RA: What would you like to see happen or change in the next 5 years, in respect to the board and with the Walk of Fame itself?
MN: The first thing in the next five years in terms of the Walk of Fame, I would hope that would get a better recognition by the mainstream press, but I think that would take time. I think all of us in the community recognize that takes time to develop… anything that lasts for a long time just takes time to mature. One of the things that I would love to see is more mainstream recognition of the role that Portuguese play in Canada, and hopefully, the Walk of Fame itself. Would actually bring it out, as showed by other organizations that have done this, I refer to the one that they do on Downtown Toronto, around the Mirvish theatre on king Street, that toke about 10 years to develop and mature. I am hoping that this one will take us 10 years but I think we will get there.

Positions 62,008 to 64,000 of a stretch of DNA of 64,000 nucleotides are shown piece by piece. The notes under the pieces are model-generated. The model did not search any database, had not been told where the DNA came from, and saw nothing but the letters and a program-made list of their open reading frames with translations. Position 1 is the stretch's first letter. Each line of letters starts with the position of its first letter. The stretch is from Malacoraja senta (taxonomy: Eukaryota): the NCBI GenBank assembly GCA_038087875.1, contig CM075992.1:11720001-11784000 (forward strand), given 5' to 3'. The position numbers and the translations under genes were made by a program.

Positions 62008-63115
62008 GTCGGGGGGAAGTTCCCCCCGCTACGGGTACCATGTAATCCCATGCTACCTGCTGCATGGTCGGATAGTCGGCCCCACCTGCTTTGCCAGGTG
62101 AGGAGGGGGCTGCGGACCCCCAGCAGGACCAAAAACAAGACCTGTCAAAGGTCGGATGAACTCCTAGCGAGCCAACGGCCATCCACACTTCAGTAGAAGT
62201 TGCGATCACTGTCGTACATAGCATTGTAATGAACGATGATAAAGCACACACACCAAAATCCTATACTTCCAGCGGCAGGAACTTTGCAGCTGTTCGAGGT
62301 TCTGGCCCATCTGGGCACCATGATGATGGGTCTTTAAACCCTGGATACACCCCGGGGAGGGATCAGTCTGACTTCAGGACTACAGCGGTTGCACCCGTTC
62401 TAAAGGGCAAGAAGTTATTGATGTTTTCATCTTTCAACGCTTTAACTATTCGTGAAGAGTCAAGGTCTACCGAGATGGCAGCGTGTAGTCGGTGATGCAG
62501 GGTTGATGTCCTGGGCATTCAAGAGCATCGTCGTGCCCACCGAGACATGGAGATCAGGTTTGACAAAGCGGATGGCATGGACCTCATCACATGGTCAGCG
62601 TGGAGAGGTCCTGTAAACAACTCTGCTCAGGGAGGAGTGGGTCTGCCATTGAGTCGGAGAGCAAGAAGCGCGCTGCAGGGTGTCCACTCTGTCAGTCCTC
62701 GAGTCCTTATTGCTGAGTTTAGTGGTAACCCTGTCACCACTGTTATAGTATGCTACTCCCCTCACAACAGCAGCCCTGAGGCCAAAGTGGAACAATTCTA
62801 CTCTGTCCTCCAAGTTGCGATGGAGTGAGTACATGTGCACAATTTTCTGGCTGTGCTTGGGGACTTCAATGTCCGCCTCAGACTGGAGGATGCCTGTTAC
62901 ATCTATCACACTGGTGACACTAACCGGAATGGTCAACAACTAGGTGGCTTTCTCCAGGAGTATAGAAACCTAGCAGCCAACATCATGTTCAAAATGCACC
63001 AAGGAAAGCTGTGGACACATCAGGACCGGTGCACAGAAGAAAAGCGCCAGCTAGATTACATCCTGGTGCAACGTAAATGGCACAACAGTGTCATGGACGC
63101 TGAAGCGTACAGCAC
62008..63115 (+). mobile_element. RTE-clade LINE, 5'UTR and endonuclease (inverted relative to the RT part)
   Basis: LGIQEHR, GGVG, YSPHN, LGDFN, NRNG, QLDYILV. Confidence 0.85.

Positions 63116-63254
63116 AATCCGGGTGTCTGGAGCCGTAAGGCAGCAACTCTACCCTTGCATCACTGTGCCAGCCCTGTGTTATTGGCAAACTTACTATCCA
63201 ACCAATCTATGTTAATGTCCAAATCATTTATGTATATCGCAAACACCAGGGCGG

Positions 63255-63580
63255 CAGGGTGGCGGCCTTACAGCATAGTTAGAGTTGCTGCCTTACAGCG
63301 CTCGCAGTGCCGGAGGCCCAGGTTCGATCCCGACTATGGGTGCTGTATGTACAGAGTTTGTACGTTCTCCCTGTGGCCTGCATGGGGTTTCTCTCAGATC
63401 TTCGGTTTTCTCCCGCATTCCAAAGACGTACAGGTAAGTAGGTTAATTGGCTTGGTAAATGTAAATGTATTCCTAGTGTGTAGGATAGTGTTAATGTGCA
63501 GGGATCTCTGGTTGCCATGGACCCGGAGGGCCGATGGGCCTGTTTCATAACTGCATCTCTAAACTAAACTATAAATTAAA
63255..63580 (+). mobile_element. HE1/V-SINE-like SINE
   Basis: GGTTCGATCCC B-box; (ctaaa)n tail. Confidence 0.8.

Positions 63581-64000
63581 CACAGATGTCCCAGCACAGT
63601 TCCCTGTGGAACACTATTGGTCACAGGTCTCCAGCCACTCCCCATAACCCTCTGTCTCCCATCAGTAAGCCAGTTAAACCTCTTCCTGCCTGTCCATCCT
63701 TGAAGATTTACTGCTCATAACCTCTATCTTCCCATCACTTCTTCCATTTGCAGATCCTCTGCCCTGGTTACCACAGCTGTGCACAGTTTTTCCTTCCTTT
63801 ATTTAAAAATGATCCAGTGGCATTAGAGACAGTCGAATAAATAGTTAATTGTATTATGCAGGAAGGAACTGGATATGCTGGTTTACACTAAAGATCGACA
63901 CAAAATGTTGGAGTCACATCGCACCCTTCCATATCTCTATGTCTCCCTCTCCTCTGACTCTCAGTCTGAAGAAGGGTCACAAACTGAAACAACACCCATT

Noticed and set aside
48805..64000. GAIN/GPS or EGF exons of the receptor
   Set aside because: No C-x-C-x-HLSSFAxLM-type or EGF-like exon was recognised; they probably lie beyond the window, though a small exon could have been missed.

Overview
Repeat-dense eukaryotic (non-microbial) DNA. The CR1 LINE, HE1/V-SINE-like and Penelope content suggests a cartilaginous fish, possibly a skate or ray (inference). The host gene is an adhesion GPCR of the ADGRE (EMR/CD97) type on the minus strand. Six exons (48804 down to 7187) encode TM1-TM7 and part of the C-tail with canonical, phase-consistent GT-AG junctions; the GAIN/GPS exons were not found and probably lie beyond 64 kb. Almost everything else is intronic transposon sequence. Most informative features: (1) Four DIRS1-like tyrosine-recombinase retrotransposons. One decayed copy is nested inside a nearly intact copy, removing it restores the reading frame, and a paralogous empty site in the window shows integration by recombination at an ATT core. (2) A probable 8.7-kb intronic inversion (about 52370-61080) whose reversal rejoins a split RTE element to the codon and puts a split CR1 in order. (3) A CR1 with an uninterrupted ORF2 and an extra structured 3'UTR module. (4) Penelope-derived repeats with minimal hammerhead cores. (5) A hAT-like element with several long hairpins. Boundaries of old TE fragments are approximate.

RA: Do you think that the Portuguese Community doesn’t give the right recognition to the Portuguese Canadian Walk of Fame. That they don’t really support?
MN: That’s a double edge sword, first of all if is not mainstream it’s hard to publicize it, because Portuguese Canadians are like any other Canadian…They are Canadian first and Portuguese second.
Seating where I seat at the board, I would echo an appeal to the Portuguese Canadians, specially those who have done well academically, in business, in the health care sector, that they would step up more, be part of the Walk of Fame. I think it takes a while… I have learned over the years that nothing that something that lasts a long time takes time to mature, the market will test you.
RA: To be nominated, what are the criteria that you are looking for?